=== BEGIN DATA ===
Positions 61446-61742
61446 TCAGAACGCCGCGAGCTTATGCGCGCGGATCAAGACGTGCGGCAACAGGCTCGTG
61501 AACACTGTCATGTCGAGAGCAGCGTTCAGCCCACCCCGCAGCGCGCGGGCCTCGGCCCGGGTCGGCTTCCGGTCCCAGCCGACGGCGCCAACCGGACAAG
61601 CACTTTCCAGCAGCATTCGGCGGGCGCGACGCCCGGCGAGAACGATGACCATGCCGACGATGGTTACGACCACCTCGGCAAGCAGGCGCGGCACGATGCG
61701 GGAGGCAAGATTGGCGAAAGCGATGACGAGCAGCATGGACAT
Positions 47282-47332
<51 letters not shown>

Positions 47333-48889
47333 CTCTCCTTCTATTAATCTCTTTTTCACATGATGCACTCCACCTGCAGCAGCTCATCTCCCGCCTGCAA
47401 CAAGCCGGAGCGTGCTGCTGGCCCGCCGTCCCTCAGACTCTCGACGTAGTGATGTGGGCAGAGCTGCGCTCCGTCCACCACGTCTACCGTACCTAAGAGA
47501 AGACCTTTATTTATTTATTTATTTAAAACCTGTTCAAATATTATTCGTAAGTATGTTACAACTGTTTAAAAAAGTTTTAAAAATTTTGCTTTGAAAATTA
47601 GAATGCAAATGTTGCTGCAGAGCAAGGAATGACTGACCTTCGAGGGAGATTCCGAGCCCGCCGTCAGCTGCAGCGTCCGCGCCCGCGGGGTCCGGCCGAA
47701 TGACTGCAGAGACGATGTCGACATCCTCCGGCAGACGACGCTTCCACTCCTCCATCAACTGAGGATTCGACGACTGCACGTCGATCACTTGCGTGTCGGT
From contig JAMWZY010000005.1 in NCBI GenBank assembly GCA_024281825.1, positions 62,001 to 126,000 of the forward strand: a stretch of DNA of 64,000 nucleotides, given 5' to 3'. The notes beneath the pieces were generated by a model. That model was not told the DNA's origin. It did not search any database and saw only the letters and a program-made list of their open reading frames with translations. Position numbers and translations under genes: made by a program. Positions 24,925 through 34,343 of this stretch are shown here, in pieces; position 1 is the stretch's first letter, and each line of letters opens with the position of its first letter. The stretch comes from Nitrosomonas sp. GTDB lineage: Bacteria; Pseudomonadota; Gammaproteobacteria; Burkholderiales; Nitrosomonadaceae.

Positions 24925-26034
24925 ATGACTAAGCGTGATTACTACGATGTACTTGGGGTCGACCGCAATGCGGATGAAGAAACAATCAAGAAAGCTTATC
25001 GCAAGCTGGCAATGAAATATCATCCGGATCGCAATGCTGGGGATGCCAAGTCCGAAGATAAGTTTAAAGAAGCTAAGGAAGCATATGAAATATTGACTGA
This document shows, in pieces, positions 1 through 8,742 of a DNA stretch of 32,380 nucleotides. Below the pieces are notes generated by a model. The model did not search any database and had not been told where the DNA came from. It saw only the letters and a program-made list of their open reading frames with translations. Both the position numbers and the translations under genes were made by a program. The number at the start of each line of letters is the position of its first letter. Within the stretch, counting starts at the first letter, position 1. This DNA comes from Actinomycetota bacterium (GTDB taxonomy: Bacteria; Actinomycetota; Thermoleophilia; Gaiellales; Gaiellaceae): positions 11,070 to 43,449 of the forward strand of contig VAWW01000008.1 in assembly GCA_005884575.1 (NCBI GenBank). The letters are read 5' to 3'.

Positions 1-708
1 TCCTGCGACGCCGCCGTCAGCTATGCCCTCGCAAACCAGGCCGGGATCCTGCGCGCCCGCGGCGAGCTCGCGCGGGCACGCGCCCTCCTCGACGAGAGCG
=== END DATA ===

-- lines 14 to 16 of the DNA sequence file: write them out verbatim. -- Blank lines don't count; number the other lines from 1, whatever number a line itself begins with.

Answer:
From contig JAMWZY010000005.1 in NCBI GenBank assembly GCA_024281825.1, positions 62,001 to 126,000 of the forward strand: a stretch of DNA of 64,000 nucleotides, given 5' to 3'. The notes beneath the pieces were generated by a model. That model was not told the DNA's origin. It did not search any database and saw only the letters and a program-made list of their open reading frames with translations. Position numbers and translations under genes: made by a program. Positions 24,925 through 34,343 of this stretch are shown here, in pieces; position 1 is the stretch's first letter, and each line of letters opens with the position of its first letter. The stretch comes from Nitrosomonas sp. GTDB lineage: Bacteria; Pseudomonadota; Gammaproteobacteria; Burkholderiales; Nitrosomonadaceae.

Positions 24925-26034
24925 ATGACTAAGCGTGATTACTACGATGTACTTGGGGTCGACCGCAATGCGGATGAAGAAACAATCAAGAAAGCTTATC